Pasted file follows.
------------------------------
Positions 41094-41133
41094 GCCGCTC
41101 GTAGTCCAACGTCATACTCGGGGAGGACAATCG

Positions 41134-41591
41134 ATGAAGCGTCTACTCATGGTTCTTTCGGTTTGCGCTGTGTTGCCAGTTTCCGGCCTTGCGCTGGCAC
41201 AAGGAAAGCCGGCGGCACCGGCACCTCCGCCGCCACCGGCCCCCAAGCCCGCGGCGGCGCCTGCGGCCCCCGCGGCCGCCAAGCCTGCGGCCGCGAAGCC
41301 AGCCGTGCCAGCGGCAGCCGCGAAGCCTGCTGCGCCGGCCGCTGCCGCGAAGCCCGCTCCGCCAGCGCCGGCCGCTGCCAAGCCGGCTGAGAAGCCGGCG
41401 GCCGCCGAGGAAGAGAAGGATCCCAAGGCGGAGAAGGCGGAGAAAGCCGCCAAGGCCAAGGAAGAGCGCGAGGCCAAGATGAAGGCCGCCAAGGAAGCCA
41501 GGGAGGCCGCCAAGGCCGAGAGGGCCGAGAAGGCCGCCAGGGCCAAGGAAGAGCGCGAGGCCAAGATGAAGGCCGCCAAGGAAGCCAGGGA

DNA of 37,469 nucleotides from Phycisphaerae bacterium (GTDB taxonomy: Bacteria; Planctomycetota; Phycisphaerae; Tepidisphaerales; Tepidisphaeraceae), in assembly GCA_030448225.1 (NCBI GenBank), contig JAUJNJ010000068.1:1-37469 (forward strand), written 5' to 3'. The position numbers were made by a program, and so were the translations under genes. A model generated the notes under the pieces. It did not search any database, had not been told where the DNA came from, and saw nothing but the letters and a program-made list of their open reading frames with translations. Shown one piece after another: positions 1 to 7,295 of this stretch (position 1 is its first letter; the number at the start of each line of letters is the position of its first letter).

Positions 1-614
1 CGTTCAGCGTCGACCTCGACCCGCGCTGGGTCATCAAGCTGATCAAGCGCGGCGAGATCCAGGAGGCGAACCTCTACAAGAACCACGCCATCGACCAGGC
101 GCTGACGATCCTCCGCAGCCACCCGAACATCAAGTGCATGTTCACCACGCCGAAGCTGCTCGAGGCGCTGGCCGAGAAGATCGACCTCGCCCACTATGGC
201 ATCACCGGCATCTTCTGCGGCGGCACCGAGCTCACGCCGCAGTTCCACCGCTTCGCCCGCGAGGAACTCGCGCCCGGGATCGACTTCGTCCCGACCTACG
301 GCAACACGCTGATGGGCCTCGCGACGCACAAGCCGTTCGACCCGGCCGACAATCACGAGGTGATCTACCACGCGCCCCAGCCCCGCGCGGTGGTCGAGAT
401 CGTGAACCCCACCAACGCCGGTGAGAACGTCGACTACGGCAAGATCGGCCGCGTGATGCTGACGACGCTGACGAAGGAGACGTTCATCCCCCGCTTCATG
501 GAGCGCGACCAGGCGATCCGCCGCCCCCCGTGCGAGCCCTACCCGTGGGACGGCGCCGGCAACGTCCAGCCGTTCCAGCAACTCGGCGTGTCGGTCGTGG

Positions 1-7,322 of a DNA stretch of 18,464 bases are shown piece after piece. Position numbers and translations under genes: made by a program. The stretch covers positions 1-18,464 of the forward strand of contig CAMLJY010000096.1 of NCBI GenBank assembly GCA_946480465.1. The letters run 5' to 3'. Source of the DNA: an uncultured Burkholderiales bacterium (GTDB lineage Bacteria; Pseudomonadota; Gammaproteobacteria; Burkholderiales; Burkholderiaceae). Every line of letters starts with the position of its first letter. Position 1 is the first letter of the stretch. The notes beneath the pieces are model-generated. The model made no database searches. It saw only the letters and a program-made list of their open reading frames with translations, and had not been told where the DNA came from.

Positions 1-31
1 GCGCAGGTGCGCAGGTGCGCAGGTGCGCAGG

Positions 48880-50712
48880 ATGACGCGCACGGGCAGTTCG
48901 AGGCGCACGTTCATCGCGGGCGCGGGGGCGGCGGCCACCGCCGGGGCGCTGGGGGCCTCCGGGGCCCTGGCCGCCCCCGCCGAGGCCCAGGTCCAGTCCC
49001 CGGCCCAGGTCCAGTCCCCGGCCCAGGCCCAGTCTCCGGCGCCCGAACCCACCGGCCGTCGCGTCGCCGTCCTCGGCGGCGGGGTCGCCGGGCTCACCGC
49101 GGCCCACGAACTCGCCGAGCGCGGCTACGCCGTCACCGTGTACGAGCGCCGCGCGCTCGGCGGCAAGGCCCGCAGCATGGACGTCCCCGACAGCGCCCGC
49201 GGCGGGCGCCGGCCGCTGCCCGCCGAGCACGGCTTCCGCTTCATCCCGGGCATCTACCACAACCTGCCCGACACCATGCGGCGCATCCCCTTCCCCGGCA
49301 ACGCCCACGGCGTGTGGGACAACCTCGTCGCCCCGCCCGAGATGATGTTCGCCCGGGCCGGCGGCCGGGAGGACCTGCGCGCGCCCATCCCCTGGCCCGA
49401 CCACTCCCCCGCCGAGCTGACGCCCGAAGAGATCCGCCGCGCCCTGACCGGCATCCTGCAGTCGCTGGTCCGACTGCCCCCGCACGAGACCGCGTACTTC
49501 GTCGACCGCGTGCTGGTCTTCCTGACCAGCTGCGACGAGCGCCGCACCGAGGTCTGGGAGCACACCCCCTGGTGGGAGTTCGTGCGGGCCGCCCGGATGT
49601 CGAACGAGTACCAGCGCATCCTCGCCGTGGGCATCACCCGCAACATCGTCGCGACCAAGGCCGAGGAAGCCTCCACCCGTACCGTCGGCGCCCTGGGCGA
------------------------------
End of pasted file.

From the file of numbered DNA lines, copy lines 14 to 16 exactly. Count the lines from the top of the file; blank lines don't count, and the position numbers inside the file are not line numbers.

201 ATCACCGGCATCTTCTGCGGCGGCACCGAGCTCACGCCGCAGTTCCACCGCTTCGCCCGCGAGGAACTCGCGCCCGGGATCGACTTCGTCCCGACCTACG
301 GCAACACGCTGATGGGCCTCGCGACGCACAAGCCGTTCGACCCGGCCGACAATCACGAGGTGATCTACCACGCGCCCCAGCCCCGCGCGGTGGTCGAGAT
401 CGTGAACCCCACCAACGCCGGTGAGAACGTCGACTACGGCAAGATCGGCCGCGTGATGCTGACGACGCTGACGAAGGAGACGTTCATCCCCCGCTTCATG